Hint: You will need to use ord() and chr() to convert letters to numbers and back again in order to shift them. You should also use the modulo operator (%), although you do not have to.

>>> print(encode("the quick brown fox.", 4))
xli uymgo fvsar jsb.

Exercise 6.4 Count Rivers

It is useful to be able to find out what words you can make with a collection of letters, using each letter no more than once: for example, for playing scrabble or for creating a note by cutting out letters from a newspaper. In this problem, you will solve something similar.

Create a file called and write a function called count_rivers which takes a str parameter letters and returns the number of times the word "river" can be formed from the letters in letters, using each letter at most once. You may assume that the letters in the letters parameter are lowercase.

Here are some examples. Notice in the second example, there are not enough r characters to make the word river twice.

>>> print(count_rivers("rrrriive dddddddddddive lllllllive"))
>>> print(count_rivers("rrriivedddddddddddive -- lllllllive"))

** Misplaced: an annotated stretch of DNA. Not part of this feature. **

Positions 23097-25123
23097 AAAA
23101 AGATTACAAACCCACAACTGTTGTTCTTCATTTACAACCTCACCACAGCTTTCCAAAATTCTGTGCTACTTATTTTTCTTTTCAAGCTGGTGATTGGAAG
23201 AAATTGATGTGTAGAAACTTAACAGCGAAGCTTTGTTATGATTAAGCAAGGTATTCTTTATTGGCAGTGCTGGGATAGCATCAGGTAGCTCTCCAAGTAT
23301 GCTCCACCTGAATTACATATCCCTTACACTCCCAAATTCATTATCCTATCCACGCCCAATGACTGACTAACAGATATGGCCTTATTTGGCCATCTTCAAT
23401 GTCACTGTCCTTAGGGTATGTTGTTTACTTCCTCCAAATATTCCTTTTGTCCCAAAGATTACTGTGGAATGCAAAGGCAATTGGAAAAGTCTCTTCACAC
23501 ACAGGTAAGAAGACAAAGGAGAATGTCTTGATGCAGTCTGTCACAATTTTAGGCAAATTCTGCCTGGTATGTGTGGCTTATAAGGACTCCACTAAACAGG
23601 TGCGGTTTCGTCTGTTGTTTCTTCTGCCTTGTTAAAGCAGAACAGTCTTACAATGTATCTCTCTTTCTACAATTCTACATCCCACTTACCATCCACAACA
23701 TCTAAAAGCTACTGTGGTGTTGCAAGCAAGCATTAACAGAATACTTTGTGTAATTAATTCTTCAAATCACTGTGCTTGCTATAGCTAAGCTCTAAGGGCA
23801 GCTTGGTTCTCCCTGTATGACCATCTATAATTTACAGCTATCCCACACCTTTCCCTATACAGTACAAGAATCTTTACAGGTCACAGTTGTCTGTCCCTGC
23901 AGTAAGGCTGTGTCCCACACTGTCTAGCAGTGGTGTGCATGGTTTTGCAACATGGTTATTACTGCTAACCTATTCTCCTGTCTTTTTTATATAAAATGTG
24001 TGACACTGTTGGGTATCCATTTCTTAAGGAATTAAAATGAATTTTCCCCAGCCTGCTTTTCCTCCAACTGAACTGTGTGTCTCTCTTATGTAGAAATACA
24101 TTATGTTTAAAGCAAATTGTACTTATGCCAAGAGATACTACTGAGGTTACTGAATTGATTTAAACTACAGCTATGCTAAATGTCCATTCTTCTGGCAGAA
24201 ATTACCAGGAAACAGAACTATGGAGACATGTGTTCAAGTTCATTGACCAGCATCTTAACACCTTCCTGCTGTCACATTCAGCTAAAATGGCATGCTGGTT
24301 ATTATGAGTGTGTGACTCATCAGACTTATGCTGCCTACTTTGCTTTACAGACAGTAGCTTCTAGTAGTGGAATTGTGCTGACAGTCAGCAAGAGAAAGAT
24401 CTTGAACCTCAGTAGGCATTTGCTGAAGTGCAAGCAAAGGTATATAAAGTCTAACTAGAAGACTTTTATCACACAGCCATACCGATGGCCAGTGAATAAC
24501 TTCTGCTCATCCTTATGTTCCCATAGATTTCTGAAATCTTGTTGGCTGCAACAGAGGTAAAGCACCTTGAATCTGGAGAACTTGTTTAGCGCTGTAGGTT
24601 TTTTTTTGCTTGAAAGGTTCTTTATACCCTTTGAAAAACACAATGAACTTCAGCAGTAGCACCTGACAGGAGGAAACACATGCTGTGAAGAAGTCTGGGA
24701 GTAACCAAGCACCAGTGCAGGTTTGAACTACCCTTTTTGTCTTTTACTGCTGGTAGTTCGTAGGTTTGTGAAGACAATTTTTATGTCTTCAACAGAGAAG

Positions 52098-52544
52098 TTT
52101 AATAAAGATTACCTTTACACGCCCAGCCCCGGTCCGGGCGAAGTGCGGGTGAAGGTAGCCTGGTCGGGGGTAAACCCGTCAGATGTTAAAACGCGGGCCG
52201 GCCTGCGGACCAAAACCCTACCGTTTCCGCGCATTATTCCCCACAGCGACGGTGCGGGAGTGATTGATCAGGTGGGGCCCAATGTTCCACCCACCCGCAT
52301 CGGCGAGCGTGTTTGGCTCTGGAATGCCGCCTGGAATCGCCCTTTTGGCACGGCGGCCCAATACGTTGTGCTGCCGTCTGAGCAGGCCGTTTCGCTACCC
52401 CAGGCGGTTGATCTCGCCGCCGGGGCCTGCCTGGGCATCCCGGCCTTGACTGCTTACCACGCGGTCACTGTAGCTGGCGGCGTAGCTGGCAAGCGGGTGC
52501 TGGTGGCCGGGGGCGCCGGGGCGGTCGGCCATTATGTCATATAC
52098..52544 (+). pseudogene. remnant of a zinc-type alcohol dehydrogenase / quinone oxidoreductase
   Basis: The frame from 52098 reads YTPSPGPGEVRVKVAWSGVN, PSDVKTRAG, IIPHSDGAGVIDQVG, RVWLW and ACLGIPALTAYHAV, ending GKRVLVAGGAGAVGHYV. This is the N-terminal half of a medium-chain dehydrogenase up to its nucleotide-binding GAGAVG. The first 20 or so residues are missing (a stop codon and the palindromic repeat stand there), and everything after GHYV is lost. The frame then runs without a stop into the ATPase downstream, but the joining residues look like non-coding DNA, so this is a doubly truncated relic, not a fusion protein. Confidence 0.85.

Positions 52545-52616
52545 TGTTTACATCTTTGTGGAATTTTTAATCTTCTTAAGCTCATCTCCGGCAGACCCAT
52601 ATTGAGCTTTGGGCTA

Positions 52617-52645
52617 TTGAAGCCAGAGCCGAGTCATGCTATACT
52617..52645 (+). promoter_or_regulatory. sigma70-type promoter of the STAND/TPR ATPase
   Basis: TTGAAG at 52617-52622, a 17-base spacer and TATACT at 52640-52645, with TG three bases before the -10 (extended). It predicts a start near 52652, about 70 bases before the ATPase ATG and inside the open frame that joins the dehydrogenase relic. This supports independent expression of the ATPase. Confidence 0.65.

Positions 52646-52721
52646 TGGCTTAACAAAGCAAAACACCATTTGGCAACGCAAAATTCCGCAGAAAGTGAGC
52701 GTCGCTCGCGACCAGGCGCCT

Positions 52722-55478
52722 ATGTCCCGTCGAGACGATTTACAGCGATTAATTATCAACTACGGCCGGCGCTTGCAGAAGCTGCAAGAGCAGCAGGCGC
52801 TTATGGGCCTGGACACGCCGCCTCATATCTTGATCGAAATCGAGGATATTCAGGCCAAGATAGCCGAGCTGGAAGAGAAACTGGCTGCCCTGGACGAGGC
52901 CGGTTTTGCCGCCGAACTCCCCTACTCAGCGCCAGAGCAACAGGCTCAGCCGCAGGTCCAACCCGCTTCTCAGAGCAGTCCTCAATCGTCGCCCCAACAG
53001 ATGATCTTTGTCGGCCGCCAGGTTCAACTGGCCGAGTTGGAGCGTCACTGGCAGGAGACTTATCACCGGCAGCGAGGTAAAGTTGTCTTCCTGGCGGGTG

You must use a loop to solve this problem. No use of the count method or the Counter collection is permitted.

Hint: Consider using a dict to help you keep track of the number of letters.

Exercise 6.5 Parking Lot

There's a major event happening at the fairgrounds, and cars are lining up from everywhere. We need a program to help vehicles find a parking space when they arrive. Since parking is limited, and not all of the spaces are the same size, we need to be careful to put smaller vehicles in the smaller spots so that we can save the larger spots for vehicles that need them.

For the sake of simplicity both cars and parking spots will be represented as a tuple which contains the width of the car/spot followed by the length of the car/spot. Define a function named best_fit in with the following arguments:

  • a tuple representing the car that is trying to park
  • a list of tuples representing the available parking spots

In order to fit in a parking spot, there must be at least 2 feet of space around all sides of the car when parked. This will allow people to safely enter and exit their cars, walk around the vehicles and load and unload items. The image below shows a car with tuple (6, 10) that exactly fits in a parking spot with tuple (10, 14), due to the 2 feet of space in all directions.


The function should return the position in the list of the parking spot which best fits this car, i.e. the spot with the least amount of total excess space around the car. In the case of ties, the spot with the larger index should be selected. If there is no spot that can accommodate the car, then the function must return None.

Here are some examples:

>>> print(best_fit((3, 4), [(5, 5), (10, 12), (7, 8), (7, 9), (8, 8)]))
>>> print(best_fit((3, 4), [(5, 5), (10, 12), (3, 4), (7, 9), (8, 8)]))
>>> print(best_fit((3, 4), [(5, 5), (10, 12), (3, 4), (7, 9), (7, 9)]))
>>> print(best_fit((9, 12), [(5, 5), (10, 12), (3, 4), (7, 9), (7, 9)]))